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Emulsification properties of Puka Gum – An exudate of a native New Zealand tree (Meryta sinclairii): Effect of shear rate and Gum concentration
journal contributionposted on 2023-06-27, 02:49 authored by LM Riana, Ian SimsIan Sims, L Matia-Merino
This study investigated the effect of puka gum (PG) (crude and purified) concentration on its emulsification properties in terms of droplet size distribution, zeta potential, rheological and microstructural properties of the emulsions and their visual phase separation. Different concentrations of PG (1–10% w/w) were used to stabilize 15% w/w soybean oil-in-water emulsions. The effect of constant shear rate and time on the apparent viscosity of PG solutions was also tested. PG stabilised-oil-in-water emulsions exhibited monomodal size distributions with average droplet sizes (d32) below 2 μm at 4% w/w PG. The apparent viscosity of these emulsions was dependent on gum concentration exhibiting a Newtonian behaviour at low PG concentrations (≤4% w/w), with shear-thinning at higher concentrations, becoming slightly more pronounced above 100s−1 and especially at 10% w/w gum. The loss modulus (G”) was higher than the storage modulus (G’) at all concentrations indicating that the liquid-like behaviour dominated at all frequencies. The apparent viscosity of PG solutions, showed an irreversible loss of viscosity after shearing over a period of time, presumably resulting from chain breakage and molecular weight reduction. PG droplets were negatively charge with zeta-potential values in the range of −30 – (−45) mV. Furthermore, PG-stabilised emulsions remained stable against phase separation for at least 30 days. Crude and purified PG exhibited no major differences in terms of their emulsifying properties at 4% w/w suggesting that a purification process may not be required for food formulations. Overall, PG can be considered as a promising natural emulsifier for emulsion-based foods and beverage products.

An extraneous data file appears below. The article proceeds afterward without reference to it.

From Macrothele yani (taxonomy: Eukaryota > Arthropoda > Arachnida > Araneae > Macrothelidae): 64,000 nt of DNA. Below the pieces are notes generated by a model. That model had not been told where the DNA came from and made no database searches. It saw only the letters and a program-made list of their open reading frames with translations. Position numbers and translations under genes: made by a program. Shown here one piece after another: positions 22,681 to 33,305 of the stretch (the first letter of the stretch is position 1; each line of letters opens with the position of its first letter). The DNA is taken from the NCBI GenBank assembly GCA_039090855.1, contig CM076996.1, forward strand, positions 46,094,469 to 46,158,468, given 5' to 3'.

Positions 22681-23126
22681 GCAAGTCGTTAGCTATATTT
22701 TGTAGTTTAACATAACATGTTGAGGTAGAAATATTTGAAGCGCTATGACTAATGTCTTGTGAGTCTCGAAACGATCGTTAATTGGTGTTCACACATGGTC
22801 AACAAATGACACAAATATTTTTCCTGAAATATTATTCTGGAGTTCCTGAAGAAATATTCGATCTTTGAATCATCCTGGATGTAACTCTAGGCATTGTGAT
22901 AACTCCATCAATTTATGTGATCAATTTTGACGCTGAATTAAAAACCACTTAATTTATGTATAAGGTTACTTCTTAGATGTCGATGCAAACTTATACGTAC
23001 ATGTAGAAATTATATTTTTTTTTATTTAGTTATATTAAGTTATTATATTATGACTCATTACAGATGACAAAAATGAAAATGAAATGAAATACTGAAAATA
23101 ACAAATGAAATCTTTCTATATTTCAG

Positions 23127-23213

Preferred citationRiana, L. M., Sims, I. M. & Matia-Merino, L. (2022). Emulsification properties of Puka Gum – An exudate of a native New Zealand tree (Meryta sinclairii): Effect of shear rate and Gum concentration. Food Hydrocolloids, 124, 107263-107263. https://doi.org/10.1016/j.foodhyd.2021.107263
Journal titleFood Hydrocolloids
4004 Chemical Engineering30 Agricultural, Veterinary and Food Sciences40 Engineering3006 Food Sciences4004 Chemical engineering4016 Materials engineering3006 Food sciencesFood ScienceMaterials Engineering not elsewhere classifiedFood Sciences not elsewhere classifiedChemical Engineering not elsewhere classified